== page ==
Blagojevich Released After Trump Commutes Sentence

ILLINOIS — Disgraced ex-Illinois Gov. Rod Blagojevich was released from federal prison Tuesday evening, hours after President Donald J. Trump on Tuesday commuted his 14-year sentence to time served.

The news comes nearly two years after Blagojevich officially asked Trump to commute his sentence. At the time, Trump said he was “seriously thinking” about a commutation.

Trump confirmed the reports Tuesday afternoon, telling reporters, “Yes, we commuted the sentence of Rod Blagojevich.” The president noted that Blagojevich served nearly eight years adding, “He seems like a very nice person — don’t know him.”

Prior to the commutation, Blagojevich’s release was expected to happen in 2024, factoring in two years for good behavior. According to multiple media outlets, Blagojevich was freed Tuesday evening and was spotted at Denver Airport, where he talked to reporters about his excitement about going home, seeing his family — and maybe even having a banana split.

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Blagojevich was by turns defiant — speaking out about the persecution and “railroading that was done” to him by “corrupt prosecutors who have too much power” — and exuberant, and said he found out Trump commuted his sentence from other inmates who saw it on the news Tuesday morning.

“I’ll have more to say tomorrow, but this is a new day,” the ex-governor said, speaking on behalf of his entire family to express their “most profound and everlasting gratitude to President Trump,” adding, “He didn’t have to do this. He’s a Republican and I was a Democratic governor, and my fellow Democrats don’t treat him very good.”

Asked what he would do when he got home, Blagojevich said he didn’t let himself think about that in prison.

“When you’re in a place like I was for as long as I was, you discipline your mind,” he said. “I never really allowed myself to indulge in thoughts of what it might be like if I was able to get back home.” After he gets home and sees his family, Blagojevich said, “I might have a banana split, and I’d like to have three scoops of ice cream, vanilla and chocolate and strawberry, with chocolate syrup and cherry syrup and pineapple syrup, with a whole bunch of whipped cream,” he added — but said he’d withhold the peanuts so he could kiss his youngest daughter, who has a nut allergy.

After that? “I’m going to see justice, I’m going to fight for justice, and I’m going to do what is right for the country.”

The former governor was one of 11 people who received clemency from Trump on Tuesday.

In a statement, the White House said, “People from across the political spectrum and from varied backgrounds have expressed support for shortening Mr. Blagojevich’s sentence, including Senator Dick Durbin, Reverend Jesse Jackson Sr., former Representative Bob Barr, Representatives Bobby Rush and Danny Davis, former Attorney General Eric Holder, and Bishop Byron Brazier.” That statement noted that more than 100 of the ex-governor’s fellow inmates have written letters calling for a reduction of his sentence.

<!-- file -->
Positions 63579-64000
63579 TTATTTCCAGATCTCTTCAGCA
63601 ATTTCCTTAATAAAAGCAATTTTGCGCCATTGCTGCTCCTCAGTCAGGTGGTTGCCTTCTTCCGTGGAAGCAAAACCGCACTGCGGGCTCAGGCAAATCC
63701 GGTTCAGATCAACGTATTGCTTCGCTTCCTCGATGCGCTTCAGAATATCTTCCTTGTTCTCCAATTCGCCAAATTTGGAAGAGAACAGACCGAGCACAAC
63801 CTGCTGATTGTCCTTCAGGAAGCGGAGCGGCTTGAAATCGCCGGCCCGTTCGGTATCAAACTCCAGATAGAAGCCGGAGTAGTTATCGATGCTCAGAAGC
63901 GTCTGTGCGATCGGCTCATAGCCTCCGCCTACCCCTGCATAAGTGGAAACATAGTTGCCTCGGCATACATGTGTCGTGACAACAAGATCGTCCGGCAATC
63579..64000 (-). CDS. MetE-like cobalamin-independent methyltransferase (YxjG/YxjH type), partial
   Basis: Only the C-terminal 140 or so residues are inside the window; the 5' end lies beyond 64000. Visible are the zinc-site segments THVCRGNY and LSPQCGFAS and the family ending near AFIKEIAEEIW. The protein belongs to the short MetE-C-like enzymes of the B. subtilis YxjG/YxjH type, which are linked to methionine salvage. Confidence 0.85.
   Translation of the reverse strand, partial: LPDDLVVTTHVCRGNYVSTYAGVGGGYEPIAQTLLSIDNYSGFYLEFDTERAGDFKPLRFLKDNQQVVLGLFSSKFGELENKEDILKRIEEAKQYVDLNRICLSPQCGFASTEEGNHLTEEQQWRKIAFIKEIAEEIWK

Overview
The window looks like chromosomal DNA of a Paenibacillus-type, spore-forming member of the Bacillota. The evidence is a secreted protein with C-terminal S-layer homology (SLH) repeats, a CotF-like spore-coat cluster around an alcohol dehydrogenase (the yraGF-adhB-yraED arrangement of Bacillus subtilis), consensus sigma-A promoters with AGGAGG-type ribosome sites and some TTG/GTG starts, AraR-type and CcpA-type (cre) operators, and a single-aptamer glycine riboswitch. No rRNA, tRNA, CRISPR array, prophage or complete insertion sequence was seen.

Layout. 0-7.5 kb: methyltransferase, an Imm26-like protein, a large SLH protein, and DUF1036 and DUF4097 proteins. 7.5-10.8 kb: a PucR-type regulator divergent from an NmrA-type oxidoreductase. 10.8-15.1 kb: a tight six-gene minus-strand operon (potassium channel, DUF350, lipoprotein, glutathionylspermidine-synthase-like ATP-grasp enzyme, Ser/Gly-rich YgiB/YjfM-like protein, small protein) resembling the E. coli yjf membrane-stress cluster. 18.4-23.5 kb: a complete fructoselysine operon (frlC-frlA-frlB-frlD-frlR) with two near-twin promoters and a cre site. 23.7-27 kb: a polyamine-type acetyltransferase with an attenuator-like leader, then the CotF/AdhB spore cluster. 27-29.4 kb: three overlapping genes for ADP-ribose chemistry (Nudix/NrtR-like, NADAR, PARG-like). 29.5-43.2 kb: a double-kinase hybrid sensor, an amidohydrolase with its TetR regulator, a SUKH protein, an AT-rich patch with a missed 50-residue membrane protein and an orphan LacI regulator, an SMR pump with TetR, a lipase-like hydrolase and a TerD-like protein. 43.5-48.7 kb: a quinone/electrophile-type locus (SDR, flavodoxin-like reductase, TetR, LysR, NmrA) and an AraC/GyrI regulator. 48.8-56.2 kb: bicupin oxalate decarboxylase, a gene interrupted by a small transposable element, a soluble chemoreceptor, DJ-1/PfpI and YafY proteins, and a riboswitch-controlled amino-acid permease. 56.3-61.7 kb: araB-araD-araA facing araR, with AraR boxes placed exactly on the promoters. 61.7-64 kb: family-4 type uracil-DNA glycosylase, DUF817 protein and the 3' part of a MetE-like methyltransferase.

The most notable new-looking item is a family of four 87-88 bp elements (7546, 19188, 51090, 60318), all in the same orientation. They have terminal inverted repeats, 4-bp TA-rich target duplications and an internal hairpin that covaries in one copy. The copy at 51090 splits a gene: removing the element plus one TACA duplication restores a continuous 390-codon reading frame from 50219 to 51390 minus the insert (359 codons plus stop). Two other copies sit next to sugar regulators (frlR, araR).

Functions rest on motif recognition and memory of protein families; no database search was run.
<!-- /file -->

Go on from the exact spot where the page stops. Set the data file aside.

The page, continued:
“During his confinement, Mr. Blagojevich has demonstrated exemplary character, devoting himself to improving the lives of his fellow prisoners,” the White House said. “He tutors and teaches GED classes, mentors prisoners regarding personal and professional development, and speaks to them about their civic duties.”

Blagojevich, 63, had been serving time at Federal Correctional Institution-Englewood south of Denver since 2012, amid several failed attempts to get a shorter sentence.

In 2018, Trump blasted the length of the sentence handed down twice to Blagojevich, once at his 2011 sentencing and again in 2016, after five of the 17 counts of corruption were tossed by the 7th Circuit Court of Appeals.

“(Fourteen) years in jail for being stupid and saying things that every other politician, you know that many other politicians, say,” the president said.

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Whistleblower and retired Edward Hospital CEO Pamela Davis, who wore a wire to expose corruption in Blagojevich’s administration, called Trump’s decision to commute the ex-governor’s sentence “appalling and frightening.”

She told the Daily Herald that both Trump and Blagojevich “totally abused the power entrusted to them,” adding, “One of the reasons it was a long sentence is that (Blagojevich) never took individual responsibility for what he had done. He never apologized, he had zero remorse.”

Prior to Trump’s election, Blagojevich also petitioned former President Barack Obama — whose U.S. Senate seat he was caught on tape attempting to profit from — for a commutation but didn’t get it.

In 2019, Trump again said he was seriously considering a commutation for Blagojevich, saying the imprisoned former governor was “treated unbelievably unfairly” by “the Comey Gang and all these sleazebags.”

The president said he had sympathy for Blagojevich’s wife and frequent Fox News Channel guest Patti Blagojevich, whom he described as “fantastic” and “one hell of a woman.” Patti Blagojevich previously spoke out in support of Trump amid the Mueller investigation.

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